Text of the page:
Crossing Over To A Home Gym


With Chris LaLanne (Jack’s grandnephew) at LaLanne Fitness CrossFit in San Francisco, October 2008

The category of how to build a home gym is so broad in scope that I’m going to focus more on old-school fitness and weight training. Think along the lines of picking things up off the ground and putting them overhead rather than contorting your body on machines.

Granted, I used machines when I first starting training in 1998 because, like most people, I didn’t know any better. On my first day, I had a free training session with a guy whose calves Rep. Steve King would envy. He took me through the machine area of the gym and showed me how to use the lat pulldown machine, the leg curl machine, and the leg extension machine, etc. Of course, he used free weights to look as impressive as he did but that was a small area of the gym where I, as a lanky newbie, I feared to tread. I spent the next eight years wasting time with various Men’s Health, Men’s Fitness, Men’s Journal workouts as well as consulting a champion natural bodybuilder trainer. He got me not skinny-fat using machines and then bulked me back up using free weights.

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Home Gym Workout – Vodka and Pickles

Sanibel Island

Labor Day 2014 on Sanibel Island, Florida.

So I’ve been sick the last couple of weeks after getting back from a glorious vacation to Sanibel Island, Florida. The weather there was sunny and in the 90s all week and then once we got back to Chicago the temps here took a nosedive into the 30s, 40s, and 50s for a few days. Couple that with a stressful return to catching up on all the work that piled up during the vacation and adding to it some weekend wedding DJ gigs and poor nights of sleep along with the sudden urge to go lift something heavy in my home gym and well, you know, it all adds up to a toxic brew of sickness.

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Build Your Own Home Gym

Chad's Squat RackWhy build your own home gym?

There are some pros and cons when you build your own home gym but definitely more pros than cons.


  1. Save time – When my wife and I lived in Lincoln Park we were a five-minute walk from a Bally’s and a 10-minute drive from an XSport Fitness. I belonged to both and used Bally’s in the morning for easy treadmill cardio and XSport at night for lifting weights since my wife only belonged there. Fast forward to our move to Northwest Chicago and we were suddenly 20-30 minutes from the gym on top of our one-hour commute each way to work. Needless to say we didn’t have much time to work out once we did get to the gym. Then it was time to head home, eat, shower, and head to bed. Now we just get home from work, change clothes, and walk downstairs to either hop on the treadmill or grab a barbell in the squat rack or swing some kettlebells. My wife often doesn’t get home until after 7:30 P.M. so she still has time for a quick workout. Or if we’re heading out of town I can get in a workout before we leave.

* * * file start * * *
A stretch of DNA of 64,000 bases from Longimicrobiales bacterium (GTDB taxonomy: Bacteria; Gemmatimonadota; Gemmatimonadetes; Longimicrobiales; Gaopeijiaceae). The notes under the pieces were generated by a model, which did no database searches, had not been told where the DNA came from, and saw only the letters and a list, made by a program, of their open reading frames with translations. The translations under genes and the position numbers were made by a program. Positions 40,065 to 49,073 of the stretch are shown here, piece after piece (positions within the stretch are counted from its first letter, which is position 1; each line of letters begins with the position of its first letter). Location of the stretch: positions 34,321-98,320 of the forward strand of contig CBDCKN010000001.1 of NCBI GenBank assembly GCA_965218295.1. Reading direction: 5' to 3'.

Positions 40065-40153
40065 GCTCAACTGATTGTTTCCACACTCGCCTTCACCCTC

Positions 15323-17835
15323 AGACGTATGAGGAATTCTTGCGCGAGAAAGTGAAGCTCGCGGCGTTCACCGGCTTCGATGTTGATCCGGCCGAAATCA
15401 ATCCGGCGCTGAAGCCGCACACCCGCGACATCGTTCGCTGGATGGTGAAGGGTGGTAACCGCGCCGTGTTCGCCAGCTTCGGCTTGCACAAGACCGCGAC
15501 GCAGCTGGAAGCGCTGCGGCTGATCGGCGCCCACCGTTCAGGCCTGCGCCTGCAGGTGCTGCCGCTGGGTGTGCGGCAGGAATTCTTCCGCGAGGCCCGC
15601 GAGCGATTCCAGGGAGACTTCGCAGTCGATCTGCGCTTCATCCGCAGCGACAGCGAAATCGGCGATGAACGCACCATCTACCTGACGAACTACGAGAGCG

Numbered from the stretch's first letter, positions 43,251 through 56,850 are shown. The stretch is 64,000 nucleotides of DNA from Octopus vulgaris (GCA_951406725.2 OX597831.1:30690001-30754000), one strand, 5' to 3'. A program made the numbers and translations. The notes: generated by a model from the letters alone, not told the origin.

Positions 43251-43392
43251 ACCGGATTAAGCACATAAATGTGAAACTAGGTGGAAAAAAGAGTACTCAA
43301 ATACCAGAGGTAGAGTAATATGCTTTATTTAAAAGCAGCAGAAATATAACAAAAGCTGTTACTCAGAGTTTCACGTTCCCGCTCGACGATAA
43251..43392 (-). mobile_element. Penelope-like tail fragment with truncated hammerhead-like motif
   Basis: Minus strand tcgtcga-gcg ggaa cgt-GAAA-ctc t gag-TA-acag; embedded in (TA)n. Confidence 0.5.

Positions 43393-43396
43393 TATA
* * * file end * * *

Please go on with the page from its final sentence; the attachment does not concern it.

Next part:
2. Better equipment – when it’s your gym you don’t have to worry about bent barbells or ripped benches or battered kettlebells that shred your hands, unless you’re an animal and don’t respect what you’ve spent hard-earned money to buy. And no more dreaded hex plates like they have at the gym, which are actually designed that way so you won’t deadlift.
  3. Your own music – no more will you have to listen to the
  4. Chalk – use it and love it.
  5. You can make as much noise as you want. You don’t have to worry about menacing looks from the cardio bunnies when you’re grunting and straining to get that last deadlift rep off the floor. Or getting the same menacing look from said cardio bunnies when you drop that last deadlift rep.

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